The Wilson Quarterly

Recently, I described Western dating to an uncle in India who is trying to arrange mar­riages for his two daughters. After sharing his own troubles finding suitable young men, he ruefully concluded, “Getting married here is one type of hell, but getting married there is another.”

Anita Jain has suffered the worst of both worlds. Fed up with the “emotionally excruciating uphill battle” of dating in New York City, Jain, a ­world-­traveled financial journalist, returned to the country of her parents’ upbringing and her own birth. Marrying Anita chronicles her search for a husband when she moved to Delhi at the age of ­32.

Jain, who grew up in the United States, figured that focusing her search for a year in In­dia, where she believed men were more ­marriage ­oriented, would improve her odds of finding a husband. Besides meeting potential husbands in flashy Delhi bars and on Indian dating websites, Jain took a second stab at arranging a marriage through an ad her father placed in The Times of India. (She wrote in a 2005 New York Magazine article about the first attempt, which failed but left her more appreciative of the traditional Indian way of finding a mate, who is selected by one’s family.)

Unfortunately, Jain seems more interested in stringing together amusing dating anecdotes than in making a sincere attempt at ­cross-­cultural understanding. Many of the people she encounters in America and India read like caricatures. British journalists are “rapacious conversationalists”; men from Ohio are too earnest. Indian mothers care only about marrying off their daughters, while every unattached female New York professional spends her evenings poring over the “disturbing minutiae” of ­dating.

Jain’s sharply trained reporter’s eye is best used when she describes the rapid changes juxtaposed with the traditionalism encrusting Indian cities. She had been to Delhi before, but when she returned in 2005, “it was different.” Young, educated, ­tech-­savvy professionals were transforming the ancient city through their demand for Western luxuries. Upscale coffee shops, Italian restaurants, nightclubs, and malls abutted ­cen­turies-­old forts and ­open-­air ­bazaars.

Searching for an apartment, Jain was shocked to find that many Delhi landlords didn’t like renting to single women, fearing they might be prostitutes or at least would entertain males. She finally moved into a renovated flat with a view of the city’s ancient landmarks, and herself became another dissonant element of the landscape. “I now marvel at the incongruities and ironies that abound in this country each day,” she writes. “I’m able to install ­Wi-­Fi, allowing me to check e-mail from bed, but my cook, ­Amma—­a small dumpling of a 70-year-old woman—who prepares fresh sabzi, dal, chapatis, and rice each day, extracts the utterly baffling third world rate of $18.20 a month.” Cheap labor makes cooks and cleaners commonplace even in India’s ­lower-­middle-­class ­households.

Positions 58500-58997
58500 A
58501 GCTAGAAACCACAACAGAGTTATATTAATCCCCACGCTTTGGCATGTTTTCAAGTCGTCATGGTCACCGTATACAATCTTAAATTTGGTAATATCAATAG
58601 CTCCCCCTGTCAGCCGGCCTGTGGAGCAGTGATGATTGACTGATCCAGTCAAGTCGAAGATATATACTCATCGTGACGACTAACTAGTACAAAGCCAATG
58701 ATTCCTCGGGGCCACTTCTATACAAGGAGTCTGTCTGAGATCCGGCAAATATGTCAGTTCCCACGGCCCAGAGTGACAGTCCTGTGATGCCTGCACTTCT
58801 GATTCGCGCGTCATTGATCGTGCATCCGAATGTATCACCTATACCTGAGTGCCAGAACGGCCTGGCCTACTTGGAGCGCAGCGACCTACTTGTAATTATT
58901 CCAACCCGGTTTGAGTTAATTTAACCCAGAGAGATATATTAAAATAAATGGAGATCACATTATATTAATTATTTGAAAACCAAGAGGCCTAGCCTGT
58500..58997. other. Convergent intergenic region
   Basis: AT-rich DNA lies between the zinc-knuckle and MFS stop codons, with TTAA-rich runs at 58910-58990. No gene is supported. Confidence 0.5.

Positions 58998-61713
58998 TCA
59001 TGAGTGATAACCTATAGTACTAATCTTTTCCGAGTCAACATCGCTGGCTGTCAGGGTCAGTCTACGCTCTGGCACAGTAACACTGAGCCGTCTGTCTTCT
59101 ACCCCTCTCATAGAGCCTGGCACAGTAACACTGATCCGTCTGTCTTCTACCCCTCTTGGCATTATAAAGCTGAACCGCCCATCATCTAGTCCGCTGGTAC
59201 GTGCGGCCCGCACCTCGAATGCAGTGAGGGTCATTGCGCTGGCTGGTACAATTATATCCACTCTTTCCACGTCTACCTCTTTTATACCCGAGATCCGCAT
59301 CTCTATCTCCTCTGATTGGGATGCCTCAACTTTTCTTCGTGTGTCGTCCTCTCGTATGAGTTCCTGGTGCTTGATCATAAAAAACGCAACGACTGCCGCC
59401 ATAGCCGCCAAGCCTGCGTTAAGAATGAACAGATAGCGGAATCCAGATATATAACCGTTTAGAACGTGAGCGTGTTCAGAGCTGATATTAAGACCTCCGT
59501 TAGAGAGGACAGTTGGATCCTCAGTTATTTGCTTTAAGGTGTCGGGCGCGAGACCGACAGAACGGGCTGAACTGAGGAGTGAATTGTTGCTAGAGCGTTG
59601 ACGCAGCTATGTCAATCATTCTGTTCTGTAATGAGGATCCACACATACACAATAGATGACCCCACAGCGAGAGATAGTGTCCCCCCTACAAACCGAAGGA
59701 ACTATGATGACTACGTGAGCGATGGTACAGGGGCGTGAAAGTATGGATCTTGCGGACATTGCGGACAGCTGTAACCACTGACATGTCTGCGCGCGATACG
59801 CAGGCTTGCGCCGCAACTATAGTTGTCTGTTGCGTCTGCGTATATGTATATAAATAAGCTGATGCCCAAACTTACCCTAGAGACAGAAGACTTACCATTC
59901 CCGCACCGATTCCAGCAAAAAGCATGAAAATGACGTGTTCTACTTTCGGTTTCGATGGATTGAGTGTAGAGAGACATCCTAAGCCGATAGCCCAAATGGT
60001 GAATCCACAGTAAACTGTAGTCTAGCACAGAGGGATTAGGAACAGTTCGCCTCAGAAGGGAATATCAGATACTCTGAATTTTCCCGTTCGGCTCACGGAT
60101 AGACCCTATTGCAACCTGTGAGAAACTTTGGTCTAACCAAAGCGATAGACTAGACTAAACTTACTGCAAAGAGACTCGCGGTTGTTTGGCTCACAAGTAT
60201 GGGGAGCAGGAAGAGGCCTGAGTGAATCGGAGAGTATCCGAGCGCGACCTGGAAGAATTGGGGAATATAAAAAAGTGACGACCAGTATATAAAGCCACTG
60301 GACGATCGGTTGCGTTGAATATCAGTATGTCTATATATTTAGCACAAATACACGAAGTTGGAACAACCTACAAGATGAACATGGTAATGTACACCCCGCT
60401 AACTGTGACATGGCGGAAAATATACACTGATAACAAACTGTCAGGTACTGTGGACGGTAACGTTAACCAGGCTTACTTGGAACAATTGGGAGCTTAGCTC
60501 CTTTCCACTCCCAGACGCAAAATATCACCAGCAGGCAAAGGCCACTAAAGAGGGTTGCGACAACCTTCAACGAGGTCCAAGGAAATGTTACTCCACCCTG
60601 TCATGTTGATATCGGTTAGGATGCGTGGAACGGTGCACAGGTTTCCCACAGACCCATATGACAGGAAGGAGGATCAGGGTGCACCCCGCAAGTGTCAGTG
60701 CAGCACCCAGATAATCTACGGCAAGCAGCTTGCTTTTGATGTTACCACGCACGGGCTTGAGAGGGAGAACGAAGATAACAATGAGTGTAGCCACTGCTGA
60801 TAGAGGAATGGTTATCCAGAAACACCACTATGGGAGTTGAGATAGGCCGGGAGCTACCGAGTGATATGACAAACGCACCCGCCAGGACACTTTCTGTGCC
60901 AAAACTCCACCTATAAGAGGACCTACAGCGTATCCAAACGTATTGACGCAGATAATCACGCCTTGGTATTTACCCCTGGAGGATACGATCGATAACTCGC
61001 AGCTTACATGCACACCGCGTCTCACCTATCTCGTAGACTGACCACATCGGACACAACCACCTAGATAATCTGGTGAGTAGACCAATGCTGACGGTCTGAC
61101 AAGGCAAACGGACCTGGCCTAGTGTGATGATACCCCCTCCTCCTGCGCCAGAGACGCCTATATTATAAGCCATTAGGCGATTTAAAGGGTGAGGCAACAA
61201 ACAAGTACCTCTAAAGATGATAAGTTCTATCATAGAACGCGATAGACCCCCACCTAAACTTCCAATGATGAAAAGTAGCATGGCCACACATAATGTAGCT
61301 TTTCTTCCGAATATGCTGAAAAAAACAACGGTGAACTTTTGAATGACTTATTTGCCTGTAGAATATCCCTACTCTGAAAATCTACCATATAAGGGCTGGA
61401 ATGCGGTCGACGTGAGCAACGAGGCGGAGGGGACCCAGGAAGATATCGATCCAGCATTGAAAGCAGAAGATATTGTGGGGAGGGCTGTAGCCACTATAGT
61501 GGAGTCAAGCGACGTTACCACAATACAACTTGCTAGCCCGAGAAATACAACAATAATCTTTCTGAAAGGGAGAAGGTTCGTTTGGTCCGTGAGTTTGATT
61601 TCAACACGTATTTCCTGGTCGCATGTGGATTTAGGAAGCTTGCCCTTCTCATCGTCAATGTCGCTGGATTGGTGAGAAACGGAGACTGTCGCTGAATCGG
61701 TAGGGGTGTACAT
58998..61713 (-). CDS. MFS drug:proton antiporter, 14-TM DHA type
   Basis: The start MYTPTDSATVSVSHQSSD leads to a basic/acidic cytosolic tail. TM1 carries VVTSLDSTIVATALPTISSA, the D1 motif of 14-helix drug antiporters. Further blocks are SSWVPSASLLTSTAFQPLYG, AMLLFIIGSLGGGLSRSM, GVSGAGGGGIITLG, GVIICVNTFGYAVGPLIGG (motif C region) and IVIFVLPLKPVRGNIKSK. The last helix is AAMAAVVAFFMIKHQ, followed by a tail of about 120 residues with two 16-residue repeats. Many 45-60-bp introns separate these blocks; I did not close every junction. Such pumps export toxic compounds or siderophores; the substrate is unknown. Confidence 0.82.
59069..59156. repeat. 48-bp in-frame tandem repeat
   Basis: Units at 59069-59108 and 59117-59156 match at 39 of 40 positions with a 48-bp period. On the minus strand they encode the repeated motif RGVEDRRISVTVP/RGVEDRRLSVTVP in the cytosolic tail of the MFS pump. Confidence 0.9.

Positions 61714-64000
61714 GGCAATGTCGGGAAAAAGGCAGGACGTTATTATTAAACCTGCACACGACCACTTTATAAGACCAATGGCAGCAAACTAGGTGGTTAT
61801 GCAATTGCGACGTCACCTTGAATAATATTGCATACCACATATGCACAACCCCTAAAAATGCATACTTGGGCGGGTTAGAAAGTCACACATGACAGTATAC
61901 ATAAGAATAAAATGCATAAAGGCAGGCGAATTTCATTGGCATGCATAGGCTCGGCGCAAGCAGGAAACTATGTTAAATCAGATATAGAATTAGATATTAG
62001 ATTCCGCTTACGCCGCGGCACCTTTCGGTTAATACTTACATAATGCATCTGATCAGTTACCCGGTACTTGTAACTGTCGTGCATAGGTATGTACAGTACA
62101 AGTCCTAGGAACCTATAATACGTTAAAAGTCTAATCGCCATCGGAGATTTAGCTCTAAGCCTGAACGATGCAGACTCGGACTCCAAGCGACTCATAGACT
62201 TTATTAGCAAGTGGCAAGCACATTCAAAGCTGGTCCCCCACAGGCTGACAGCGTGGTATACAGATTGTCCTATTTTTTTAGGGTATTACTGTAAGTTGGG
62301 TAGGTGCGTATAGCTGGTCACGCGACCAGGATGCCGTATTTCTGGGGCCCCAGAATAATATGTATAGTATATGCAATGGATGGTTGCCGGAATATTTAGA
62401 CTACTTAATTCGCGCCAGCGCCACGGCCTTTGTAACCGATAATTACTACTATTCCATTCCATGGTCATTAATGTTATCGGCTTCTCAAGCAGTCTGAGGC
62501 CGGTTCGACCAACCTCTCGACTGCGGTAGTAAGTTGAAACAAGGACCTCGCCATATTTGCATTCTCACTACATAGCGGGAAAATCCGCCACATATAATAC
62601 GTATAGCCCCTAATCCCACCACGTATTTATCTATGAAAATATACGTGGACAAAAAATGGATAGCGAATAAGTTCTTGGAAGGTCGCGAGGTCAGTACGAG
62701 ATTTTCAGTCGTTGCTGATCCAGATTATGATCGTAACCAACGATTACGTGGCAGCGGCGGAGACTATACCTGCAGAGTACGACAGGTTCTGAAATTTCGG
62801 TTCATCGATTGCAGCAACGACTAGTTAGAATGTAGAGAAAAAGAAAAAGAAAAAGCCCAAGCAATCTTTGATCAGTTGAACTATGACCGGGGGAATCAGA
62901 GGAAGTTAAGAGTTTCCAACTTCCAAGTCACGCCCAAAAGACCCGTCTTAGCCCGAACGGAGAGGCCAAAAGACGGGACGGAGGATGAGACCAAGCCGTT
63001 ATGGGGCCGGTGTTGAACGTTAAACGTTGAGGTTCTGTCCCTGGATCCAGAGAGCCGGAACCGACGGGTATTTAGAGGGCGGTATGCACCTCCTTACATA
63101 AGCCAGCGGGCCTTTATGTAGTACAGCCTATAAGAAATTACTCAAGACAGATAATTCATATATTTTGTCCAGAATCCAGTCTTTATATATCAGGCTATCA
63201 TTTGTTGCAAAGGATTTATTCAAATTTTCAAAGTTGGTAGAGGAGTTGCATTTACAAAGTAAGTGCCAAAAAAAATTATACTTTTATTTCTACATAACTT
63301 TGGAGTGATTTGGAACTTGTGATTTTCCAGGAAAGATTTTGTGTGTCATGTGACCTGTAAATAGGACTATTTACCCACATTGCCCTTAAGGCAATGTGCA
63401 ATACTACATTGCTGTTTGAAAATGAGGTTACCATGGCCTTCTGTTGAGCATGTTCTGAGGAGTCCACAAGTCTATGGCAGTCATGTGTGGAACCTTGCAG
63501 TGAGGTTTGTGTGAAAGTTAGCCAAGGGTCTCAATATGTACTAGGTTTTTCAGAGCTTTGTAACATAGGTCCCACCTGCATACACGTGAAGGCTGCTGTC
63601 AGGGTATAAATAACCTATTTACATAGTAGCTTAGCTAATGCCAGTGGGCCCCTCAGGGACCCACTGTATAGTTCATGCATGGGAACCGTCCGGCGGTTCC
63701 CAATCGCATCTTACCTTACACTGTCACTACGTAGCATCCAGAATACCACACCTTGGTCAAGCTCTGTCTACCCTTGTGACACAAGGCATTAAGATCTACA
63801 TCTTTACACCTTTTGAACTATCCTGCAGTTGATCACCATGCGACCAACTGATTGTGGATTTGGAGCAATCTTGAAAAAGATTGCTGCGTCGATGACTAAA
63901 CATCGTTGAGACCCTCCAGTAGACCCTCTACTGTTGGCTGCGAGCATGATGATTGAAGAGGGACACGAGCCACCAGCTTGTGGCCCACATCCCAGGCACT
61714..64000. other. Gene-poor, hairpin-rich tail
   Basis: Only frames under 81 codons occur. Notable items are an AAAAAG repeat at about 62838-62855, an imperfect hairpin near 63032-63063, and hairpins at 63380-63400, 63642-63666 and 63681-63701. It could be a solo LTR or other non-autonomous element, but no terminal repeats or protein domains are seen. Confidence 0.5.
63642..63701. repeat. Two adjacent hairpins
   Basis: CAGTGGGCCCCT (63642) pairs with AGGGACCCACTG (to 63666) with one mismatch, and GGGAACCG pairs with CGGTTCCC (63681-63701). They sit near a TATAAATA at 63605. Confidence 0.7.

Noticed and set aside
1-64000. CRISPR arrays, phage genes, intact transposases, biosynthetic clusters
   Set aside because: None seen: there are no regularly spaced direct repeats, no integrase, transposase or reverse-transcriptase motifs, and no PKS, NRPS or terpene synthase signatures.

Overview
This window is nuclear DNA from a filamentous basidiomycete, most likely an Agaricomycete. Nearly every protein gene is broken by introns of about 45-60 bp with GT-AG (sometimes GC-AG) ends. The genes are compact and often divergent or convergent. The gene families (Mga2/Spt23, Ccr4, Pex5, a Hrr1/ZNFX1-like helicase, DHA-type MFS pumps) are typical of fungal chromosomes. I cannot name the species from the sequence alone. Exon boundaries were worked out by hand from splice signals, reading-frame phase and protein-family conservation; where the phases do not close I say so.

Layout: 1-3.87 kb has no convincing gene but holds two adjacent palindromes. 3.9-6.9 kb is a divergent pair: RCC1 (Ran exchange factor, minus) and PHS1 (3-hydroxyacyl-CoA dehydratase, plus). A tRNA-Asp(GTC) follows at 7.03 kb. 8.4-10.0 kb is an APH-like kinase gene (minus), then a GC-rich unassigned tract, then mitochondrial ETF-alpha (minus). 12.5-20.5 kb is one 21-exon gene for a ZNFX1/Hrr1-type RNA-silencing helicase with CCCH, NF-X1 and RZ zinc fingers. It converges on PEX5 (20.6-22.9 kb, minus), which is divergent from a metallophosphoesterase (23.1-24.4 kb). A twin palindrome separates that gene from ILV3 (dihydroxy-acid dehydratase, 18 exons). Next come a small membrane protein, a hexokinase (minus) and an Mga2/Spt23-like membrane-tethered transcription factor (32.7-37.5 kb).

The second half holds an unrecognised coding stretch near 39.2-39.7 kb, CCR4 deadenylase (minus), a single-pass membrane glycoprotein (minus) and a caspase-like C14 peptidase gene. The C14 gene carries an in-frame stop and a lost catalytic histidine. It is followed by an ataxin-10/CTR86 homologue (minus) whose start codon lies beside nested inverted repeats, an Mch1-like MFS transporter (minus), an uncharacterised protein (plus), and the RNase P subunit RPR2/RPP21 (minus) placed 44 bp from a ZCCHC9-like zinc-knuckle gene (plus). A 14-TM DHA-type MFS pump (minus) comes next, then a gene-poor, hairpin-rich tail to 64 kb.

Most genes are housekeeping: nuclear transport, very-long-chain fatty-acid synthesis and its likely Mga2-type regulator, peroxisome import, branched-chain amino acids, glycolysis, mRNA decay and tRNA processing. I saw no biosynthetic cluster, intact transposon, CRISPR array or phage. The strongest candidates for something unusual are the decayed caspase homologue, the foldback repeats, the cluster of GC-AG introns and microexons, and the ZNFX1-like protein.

It’s too bad the insight Jain exhibits when describing modern India falters when she focuses inward. Often, she blames her romantic failures on the overused emigrant’s complaint of neither fitting in here nor ­there—­too liberated for Indian men, but not free enough for American ones. To Western ears, she says, her urge to settle down sounds “atavistic in nature, a throwback to a time when women couldn’t financially support themselves.” Yet her own view of partnership is pretty dismal: She looks down on female friends who married right after college and disdains women who choose marriage over a career.

Jain decided to leave New York for Delhi after attending a Central Park picnic at which she was the only person not part of a couple. Fleeing in tears, she vowed not to become “that proverbial single ­thirty­something female propped up at the bar waiting for her ship to come in.” But then she landed in India, only to find that the ­“razzle-­dazzle” new country had created waves of the “young cads” she had hoped to escape. Same bar, different ­scenery.

* * *

Renuka Rayasam is a Washington, D.C.-based writer. Her work has appeared in Condé Nast Portfolio, INC Magazine, U.S. News & World Report, and Fortune.

Reviewed: Marrying Anita: A Quest for Love in the New India by Anita Jain, Bloomsbury, 307 pp, 2008.

Photo courtesy of Flickr/Kunjan Detroja

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